Summary: The McDonnel Group was the general contractor for the renovation of the historic Jung Hotel in New Orleans. McDonnel purchased a builder’s risk policy, expressly including flood insurance. Two years into the project, on August 5, 2017, a heavy rain caused $3.2 million in damage to the work in progress. McDonnel made a claim under the builder’s risk policy.
The policy had a total insured value of $86 million. However, flood damage under the policy was subject to a sublimit of $10 million. Several different deductibles applied to the policy, depending on the nature of the loss. For example, losses due to “Land Movement” were subject to a deductible of $100,000. “Water Damage” other than flood was subject to a $50,000 deductible. Both “Named Windstorm”—hurricanes—and “Flood” had deductibles of “5% of the total insured values at the time and place of loss subject to a $500,000 minimum deduction.”
At the time of the flooding the project was 80% complete. Based on that percentage, the insurance company (actually two insurance companies, each taking on 50% of the risk) calculated that the “total insured value at the time and place of loss” was $68.8 million: 80% of the total project value of $86 million. Continuing the arithmetic, the insurance company calculated that the deductible for flood damage was $3.4 million: 5% of $68.8 million. Because the deductible exceeded the damage amount ($3.4 million > $3.2 million), the insurance company denied the claim.
McDonnel argued that the calculation of the deductible should have been based on the $10 million sublimit available for flood damage, since as a practical matter this was the total insured value for the specific peril at issue. Under this analysis the deductible would have been $500,000, resulting in entitlement to $2.7 million in insurance proceeds, after application of the deductible.
Decision: The contractor took the dispute regarding the builder’s risk deductible to federal court. In a short decision, the court held that “the language of the Policies is clear and unambiguous.” The deductible was to be based on “total insured values” and that term as used in the builder’s risk policy was $86 million. The decision does not discuss the equities of the situation, or the reasonable expectations of the insured, because of the holding that the terms of the policy are unambiguous.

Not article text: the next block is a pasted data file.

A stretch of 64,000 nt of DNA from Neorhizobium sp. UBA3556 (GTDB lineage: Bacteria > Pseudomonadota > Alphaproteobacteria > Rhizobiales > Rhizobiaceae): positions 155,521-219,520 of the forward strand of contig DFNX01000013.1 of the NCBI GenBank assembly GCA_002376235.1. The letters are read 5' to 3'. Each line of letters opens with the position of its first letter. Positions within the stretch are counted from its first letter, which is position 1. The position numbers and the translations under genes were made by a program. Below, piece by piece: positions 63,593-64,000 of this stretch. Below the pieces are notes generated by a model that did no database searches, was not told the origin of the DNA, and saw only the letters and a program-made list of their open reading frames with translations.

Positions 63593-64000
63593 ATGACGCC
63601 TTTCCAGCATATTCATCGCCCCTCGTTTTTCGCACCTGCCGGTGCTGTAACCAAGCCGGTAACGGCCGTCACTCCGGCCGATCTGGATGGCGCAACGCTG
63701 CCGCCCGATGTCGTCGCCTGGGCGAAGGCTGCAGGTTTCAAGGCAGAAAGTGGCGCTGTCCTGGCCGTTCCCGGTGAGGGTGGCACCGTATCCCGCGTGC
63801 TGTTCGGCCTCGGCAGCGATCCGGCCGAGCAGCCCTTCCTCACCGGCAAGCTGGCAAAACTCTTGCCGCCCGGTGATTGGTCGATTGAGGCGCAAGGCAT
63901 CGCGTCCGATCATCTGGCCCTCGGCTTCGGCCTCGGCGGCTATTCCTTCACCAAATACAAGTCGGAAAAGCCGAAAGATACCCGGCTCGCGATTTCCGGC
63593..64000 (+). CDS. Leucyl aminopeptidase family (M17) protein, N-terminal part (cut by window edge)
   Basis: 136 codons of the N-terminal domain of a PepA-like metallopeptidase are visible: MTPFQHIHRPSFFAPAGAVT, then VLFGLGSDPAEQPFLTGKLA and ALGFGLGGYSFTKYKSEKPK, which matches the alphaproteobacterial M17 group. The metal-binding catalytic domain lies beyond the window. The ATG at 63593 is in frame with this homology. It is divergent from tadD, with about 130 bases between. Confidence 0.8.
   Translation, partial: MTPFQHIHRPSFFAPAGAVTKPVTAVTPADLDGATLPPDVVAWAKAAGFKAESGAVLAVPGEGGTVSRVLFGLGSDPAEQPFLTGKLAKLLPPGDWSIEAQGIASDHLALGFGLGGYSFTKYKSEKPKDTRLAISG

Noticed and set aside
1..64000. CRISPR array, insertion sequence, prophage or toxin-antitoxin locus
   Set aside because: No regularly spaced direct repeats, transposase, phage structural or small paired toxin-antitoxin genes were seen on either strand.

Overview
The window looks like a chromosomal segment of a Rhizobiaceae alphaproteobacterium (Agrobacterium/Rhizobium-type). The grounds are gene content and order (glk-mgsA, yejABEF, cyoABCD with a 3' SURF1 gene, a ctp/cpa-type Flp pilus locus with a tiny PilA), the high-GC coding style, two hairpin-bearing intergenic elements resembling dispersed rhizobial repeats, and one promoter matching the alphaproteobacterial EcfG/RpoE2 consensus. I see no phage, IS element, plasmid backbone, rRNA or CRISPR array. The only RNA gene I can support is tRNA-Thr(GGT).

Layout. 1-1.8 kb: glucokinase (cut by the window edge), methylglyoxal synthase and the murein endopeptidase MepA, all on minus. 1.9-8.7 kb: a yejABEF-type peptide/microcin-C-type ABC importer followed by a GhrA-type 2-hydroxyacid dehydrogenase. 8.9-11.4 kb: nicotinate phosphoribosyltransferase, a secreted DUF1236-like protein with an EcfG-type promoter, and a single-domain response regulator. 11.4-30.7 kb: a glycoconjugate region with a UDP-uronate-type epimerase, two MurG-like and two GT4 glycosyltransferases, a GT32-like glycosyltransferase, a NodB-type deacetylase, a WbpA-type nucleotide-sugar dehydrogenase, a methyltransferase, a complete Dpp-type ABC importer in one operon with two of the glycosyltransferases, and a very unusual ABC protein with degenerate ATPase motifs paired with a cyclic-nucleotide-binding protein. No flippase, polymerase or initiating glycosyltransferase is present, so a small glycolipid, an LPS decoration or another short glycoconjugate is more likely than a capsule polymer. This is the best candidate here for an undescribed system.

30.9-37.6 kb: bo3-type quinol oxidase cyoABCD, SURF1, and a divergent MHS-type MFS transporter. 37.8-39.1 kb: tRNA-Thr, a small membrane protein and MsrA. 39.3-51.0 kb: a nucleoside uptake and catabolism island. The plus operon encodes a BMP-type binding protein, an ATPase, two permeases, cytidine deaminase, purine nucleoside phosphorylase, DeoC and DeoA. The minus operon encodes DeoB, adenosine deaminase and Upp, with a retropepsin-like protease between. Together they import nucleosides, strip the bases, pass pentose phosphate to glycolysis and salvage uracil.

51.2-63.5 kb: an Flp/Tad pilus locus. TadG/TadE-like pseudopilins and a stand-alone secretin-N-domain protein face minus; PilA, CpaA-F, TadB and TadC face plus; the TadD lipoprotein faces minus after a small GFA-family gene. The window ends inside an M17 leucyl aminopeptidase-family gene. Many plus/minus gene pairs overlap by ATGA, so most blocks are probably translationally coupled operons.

Comment: The general contractor has appealed the adverse district court decision to the U.S. Court of Appeals. According to reports, the contractor’s legal team, and the insurance broker that sold the policy, are taking the position that the impact of a sublimit on a percentage-based deductible is a novel issue of law that should be decided in favor of a comparably limited deductible.
The EJCDC builder’s risk provisions (see EJCDC® C-700 2018, Standard General Conditions of the Construction Contract, Paragraphs 6.04 and 6.05; and EJCDC® C-800 2018, Supplementary Conditions of the Construction Contract, SC-6.04) contemplate the possibility of sublimits for certain categories of loss (C-800, SC-6.04, Guidance Notes—Builder’s Risk Insurance Requirements, and SC-6.04.F.13).
The Guidance Notes also anticipate that there may be specific deductibles for specified categories of loss, and that some deductibles may be on a percentage basis:
The builder’s risk policies available for projects in coastal and
other high-risk areas may have special deductible provisions for
wind and flood damage (hurricanes), earthquakes, and other
specific risks. Such deductibles are determined based on a
percentage of the property value at the time of loss, rather than
being stated as a specific dollar amount. SC-6.04.H should be
revised to reflect coastal or other local conditions that change the
approach to deductibles. C-800, SC-6.04, Guidance Notes—
Builder’s Risk Deductibles.
EJCDC also advises in the same Guidance Note that it is common to leave the “establishment of deductible amounts to the discretion of the purchasing party, which is responsible for payment of the deductibles.” On the Hotel Jung project, the contractor purchased the builder’s risk insurance. The district court decision does not indicate whether the deductible amounts were specified by the owner, or negotiated by the contractor and the insurance company (via an insurance broker), or whether the implications of a 5% deductible for a high-value project were discussed or recognized.